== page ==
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Phil Nichol: The Simple Hour
Published on Monday, 22 August 2011

5 stars

The Stand Comedy Club V (venue website)
4 Aug, 8:20pm-9:20pm; 5-14, 16-28 Aug, 8:50pm-9:50pm
Reviewed by Rachel Hartley-Davison

 Recommended for age 18+ only. Venue may not permit under-18's - check with venue before booking.

It is unusual to be ushered to your seats by the comedian you have come to see. Yet as we march up the stairs to Stand V, Phil Nichol is bounding about the landing, welcoming us in with trademark easy charm. The next hour provides a mere glimpse of the considerable talents of this comedian, producer, presenter, writer and musician. It went much too fast.

With a lot of acts there are occasional comic gems to be found, but a ‘simple’ hour with Phil Nichol is a veritable comedy goldmine.  A 2006 winner of the Edinburgh Comedy Award, Nichol's show this year – unlike his darkly funny past incarnations – holds no pre-conceived vast themes.  It promises to be an hour of straightforward comedy, and it is that, and a whole lot more.

Nichol gives us a run-down of his childhood, playfully illustrating his born-again Christian parents with superb Scottish accents (Nichol was born and brought up in Canada). He reveals that his current show is born from his desire to make something that his mother could watch – she must be a pretty easy-going lady if this is the end result.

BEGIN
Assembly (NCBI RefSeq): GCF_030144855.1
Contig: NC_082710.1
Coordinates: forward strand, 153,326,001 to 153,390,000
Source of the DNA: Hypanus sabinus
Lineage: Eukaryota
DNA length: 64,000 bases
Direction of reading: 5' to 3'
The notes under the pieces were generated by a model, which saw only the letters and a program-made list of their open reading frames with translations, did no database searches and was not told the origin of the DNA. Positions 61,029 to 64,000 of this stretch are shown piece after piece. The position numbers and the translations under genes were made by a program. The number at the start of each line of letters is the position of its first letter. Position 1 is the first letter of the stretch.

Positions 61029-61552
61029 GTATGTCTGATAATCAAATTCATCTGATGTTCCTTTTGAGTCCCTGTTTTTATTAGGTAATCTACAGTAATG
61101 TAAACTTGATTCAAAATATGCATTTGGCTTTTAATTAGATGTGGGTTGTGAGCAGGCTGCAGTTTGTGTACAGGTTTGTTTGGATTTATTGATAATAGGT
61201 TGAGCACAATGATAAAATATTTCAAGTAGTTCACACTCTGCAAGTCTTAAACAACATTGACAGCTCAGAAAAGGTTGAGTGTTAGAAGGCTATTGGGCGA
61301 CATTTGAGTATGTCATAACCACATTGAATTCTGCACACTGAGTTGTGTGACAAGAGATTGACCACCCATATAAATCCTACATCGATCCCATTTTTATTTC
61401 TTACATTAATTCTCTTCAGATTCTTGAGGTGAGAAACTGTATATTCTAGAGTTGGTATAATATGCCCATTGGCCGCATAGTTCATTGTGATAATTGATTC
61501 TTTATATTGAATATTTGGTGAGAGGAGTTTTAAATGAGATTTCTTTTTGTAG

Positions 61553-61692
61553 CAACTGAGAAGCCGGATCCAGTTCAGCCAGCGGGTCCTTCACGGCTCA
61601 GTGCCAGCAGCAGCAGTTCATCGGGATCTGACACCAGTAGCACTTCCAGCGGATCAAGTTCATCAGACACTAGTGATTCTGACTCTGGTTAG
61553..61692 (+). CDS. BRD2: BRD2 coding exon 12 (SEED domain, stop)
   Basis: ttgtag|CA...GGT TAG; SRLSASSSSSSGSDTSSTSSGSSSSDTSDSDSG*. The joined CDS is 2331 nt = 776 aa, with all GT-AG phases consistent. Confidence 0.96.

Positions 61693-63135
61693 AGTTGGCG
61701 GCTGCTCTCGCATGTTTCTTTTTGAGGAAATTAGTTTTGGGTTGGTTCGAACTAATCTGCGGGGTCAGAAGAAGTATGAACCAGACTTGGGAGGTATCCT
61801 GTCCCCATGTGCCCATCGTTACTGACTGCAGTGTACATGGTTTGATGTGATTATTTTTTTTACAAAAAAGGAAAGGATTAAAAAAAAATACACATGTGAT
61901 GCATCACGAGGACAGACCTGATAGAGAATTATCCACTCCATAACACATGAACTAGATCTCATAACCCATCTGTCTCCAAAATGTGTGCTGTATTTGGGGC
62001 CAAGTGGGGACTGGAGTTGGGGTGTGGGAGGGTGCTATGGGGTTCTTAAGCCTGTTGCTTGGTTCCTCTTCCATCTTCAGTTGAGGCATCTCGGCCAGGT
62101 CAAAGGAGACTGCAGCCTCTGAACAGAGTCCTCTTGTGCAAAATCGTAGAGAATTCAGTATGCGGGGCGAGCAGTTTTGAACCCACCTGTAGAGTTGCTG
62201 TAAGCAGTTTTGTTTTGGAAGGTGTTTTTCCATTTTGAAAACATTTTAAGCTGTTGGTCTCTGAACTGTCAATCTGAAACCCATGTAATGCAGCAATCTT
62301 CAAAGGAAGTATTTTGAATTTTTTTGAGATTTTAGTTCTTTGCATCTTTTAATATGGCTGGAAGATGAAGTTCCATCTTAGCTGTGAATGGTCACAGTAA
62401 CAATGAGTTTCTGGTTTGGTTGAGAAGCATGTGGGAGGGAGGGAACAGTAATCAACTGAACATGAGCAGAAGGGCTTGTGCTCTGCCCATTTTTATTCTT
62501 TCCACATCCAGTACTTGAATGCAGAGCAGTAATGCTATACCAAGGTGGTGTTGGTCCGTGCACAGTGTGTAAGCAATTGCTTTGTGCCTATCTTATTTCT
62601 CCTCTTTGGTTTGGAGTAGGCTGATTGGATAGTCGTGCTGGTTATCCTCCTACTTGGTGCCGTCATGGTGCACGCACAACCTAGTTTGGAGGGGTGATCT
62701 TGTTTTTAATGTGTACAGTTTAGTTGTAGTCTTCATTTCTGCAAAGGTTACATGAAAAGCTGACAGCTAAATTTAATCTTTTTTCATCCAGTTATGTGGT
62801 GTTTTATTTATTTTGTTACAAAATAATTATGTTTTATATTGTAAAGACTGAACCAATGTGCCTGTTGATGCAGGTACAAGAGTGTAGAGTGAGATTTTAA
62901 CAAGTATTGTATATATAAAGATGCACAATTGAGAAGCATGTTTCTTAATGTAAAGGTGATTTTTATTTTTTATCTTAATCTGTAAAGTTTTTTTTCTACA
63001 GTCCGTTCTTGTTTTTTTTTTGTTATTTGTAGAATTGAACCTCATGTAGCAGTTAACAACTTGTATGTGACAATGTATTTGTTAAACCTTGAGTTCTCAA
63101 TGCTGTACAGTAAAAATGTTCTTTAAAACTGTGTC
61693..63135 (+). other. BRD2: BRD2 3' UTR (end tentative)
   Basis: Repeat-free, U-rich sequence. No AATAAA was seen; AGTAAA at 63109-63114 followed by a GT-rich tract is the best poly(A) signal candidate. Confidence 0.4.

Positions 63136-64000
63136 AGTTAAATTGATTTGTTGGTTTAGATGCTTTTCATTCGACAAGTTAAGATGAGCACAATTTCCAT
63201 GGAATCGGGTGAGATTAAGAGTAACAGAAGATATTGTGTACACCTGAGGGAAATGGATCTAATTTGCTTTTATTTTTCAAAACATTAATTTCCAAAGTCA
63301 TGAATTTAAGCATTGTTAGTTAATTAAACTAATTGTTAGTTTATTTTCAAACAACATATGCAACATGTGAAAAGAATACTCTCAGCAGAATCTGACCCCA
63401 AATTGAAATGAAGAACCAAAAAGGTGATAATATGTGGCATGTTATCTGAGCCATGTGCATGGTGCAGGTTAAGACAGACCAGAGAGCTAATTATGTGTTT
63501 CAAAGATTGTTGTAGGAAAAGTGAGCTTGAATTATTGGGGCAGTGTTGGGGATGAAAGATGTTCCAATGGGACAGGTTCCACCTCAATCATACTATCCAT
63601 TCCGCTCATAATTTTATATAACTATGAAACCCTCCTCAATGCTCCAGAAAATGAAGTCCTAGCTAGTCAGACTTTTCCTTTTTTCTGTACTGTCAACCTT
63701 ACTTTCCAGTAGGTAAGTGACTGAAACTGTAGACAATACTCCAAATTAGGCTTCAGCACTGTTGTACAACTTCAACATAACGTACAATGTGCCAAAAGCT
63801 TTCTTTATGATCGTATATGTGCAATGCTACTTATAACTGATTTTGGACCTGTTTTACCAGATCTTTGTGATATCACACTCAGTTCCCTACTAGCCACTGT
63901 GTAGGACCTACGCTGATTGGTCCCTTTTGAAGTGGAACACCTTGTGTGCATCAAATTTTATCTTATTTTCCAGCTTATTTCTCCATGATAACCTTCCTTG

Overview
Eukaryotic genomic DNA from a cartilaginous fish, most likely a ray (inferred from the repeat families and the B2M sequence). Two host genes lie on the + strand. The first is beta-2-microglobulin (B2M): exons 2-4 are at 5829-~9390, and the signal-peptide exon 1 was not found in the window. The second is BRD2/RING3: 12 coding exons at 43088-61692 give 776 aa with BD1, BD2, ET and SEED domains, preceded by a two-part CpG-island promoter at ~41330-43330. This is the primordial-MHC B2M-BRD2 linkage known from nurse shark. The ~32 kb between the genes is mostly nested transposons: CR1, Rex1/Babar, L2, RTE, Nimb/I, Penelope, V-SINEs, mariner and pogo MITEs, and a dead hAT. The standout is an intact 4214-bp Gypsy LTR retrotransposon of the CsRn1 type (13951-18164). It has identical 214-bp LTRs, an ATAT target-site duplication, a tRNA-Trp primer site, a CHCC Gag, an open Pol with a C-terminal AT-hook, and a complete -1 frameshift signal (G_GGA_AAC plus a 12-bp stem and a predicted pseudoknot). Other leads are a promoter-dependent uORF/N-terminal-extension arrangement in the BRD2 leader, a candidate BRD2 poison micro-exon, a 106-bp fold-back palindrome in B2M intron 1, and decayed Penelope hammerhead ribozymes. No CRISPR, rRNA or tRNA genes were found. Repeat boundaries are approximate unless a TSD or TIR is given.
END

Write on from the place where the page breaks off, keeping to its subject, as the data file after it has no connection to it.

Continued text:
The material is often richly woven from his past incarnations, and there are some of his endlessly popular songs in there – the crowd were reeling with laughs at his latest rendition of ‘The Only Gay Eskimo’.  But whilst this mining of old work may be a negative for many performers, it only serves to illustrate what Nichol is capable of – sometimes the old refrains deserve to be aired again.

In his improvised work, Nichol fully inhabits the various personae he uses to discuss racism – and this part of his act in particular illustrates perfectly his ability to mainline current affairs (the much-discussed UK riots) into his patter. He is riotously funny and, as he swings from crazed Londoner to demented Scots, he literally sweats out the violent energy... yet manages to make it funny rather than menacing.

A breakneck hour’s journey of laughs later, the audience demand more of the crazed comedy majesty that is Phil Nichol. It has been a unique hour, plain and simple.  

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